“A lot of people will say it’s really important that you have content for your most hardcore fans because they’re the ones who care about your game the most. And yes, that is absolutely 100% true. It is really important.
It allows them to have something that over the years they will still want to do. And even though only the hardest of hardcore fans end up doing it, how do you think a hardcore fan is born? They start playing the game, they get really into, they get really good at it. […] They see someone run by on a mount or with an armor skin, and they’re like “I want to look like that guy! I want what that guy has! […] How do I do that?”
Having that aspirational content, regardless of how many people consume it, it’s still beneficial because it gives players goals.”
Challenge if You Want It
Our vision for Duple Dragon is a welcoming experience for new and casual players, but one which offers them a path to becoming an expert if they want to. To help new players, the core gameplay mechanics and goals are simple and easily learned. Players naturally increase their competence by being introduced to new concepts at a smooth but steadily increasing pace.
Our previously revealed stage generation system will create new stages each week that cater to the full skill spectrum. This includes easy stages for those still learning or who prefer a lower pressure experience, but it will also include stages that are unapologetically difficult. These hardest stages offer the greatest rewards, and players will be encouraged to explore and push their limits.
Our goal is to foster competition at the highest level of skill, while providing an accessible entry point for new players and a rewarding experience for them whether they want to push their limits or stay at a comfortable level.
To wrap things up, we’d like to share some personal feelings about difficulty in games from our team:
“Difficult content is extremely captivating for me. Some of my fondest gaming memories are getting together with friends and staying up all night trying to beat a game set to its most punishing difficulty. We’re trying to win obviously, but half the fun is in the ridiculous situations we get ourselves into trying to survive an experience that has completely outmatched us. And the feeling of competence that comes with honing your skill until you can do something you previously couldn’t is what keeps me engaged and having fun. I’m after the thrill of victory really meaning something.”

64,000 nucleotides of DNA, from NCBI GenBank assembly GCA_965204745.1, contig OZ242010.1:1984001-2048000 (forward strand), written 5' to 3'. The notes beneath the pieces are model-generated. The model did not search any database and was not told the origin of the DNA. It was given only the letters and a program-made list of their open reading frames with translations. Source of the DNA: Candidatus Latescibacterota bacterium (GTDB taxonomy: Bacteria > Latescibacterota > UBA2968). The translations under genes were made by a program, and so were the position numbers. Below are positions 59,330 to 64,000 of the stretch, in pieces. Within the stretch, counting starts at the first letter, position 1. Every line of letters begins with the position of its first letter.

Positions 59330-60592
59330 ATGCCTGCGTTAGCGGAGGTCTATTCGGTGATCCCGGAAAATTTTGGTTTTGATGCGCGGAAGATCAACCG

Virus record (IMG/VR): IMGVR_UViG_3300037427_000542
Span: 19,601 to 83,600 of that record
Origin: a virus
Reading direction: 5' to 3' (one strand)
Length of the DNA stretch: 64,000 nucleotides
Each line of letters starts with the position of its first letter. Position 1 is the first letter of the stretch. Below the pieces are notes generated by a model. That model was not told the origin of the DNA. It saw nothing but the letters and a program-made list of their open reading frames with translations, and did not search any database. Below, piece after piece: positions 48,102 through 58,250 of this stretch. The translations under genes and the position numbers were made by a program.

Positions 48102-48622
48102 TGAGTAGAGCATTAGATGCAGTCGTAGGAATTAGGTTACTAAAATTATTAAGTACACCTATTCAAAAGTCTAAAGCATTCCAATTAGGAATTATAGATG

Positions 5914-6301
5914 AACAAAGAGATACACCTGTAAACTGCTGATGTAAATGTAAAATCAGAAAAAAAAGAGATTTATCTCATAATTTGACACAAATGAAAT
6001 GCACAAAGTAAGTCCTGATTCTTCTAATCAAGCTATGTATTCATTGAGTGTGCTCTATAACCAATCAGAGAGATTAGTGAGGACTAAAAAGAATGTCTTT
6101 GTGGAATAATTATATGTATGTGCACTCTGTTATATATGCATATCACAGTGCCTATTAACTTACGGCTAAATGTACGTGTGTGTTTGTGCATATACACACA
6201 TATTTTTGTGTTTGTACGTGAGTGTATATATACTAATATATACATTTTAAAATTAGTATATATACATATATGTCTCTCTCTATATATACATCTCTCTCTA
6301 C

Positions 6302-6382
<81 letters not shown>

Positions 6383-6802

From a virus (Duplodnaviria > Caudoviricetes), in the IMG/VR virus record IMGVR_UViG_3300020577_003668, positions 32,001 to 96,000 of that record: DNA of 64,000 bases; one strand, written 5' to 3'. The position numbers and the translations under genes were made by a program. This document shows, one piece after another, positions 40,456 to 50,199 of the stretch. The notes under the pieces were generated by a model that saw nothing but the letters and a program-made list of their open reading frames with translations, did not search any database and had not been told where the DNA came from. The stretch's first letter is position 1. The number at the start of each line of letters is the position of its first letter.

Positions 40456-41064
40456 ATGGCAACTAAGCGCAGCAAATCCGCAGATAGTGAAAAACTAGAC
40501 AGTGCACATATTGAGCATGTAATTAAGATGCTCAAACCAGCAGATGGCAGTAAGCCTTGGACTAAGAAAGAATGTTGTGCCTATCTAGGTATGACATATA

“In most games I avoid the hardest of hardcore content. Things like raids in massively multiplayer games or extreme difficulty modes in Diablo or Resident Evil are something I rarely seek out. Despite this, I find their existence exciting. I love hearing about or watching other skilled players facing these challenges, and they’re always there waiting for me to work up the nerve to give them a shot. It makes the game feel boundless, like it always has more to offer if I want it to. Games that don’t offer these kinds of challenges often feel shallow to me or even a let down. If nothing can defeat me, why should I stay engaged? If I can blast through a game on the first try I rarely find myself coming back to it later because there’s nothing left to learn from it. Challenge is the spice that makes the game worth playing.”
“When I play a game, I love when I’m offered alternative paths (which typically lead to the same place), but along the way I’m given the opportunity to collect upgrades that I otherwise wouldn’t have received by only choosing the ‘easy’ way. For example, a game like Spyro can feel like a very casual game to the unsuspecting player… but while traversing its world the designers often left gems in ‘easy to see but difficult to reach places’. To me, this feels like an invitation to try the content in the game without the foreboding nature of explicitly choosing to play the ‘hard’ mode. All of my favorite games growing up followed this pattern of ‘optionally difficult’ content (Mega Man, Chrono Trigger, Zelda, Donkey Kong Country, Final Fantasy) and it’s definitely a major reason that I continue to replay those games today.”
Thanks for Reading
We hope you enjoyed this look into our game design philosophy. We can’t wait to get Duple Dragon into your hands early next year.
– Caleb, Ian, and Souren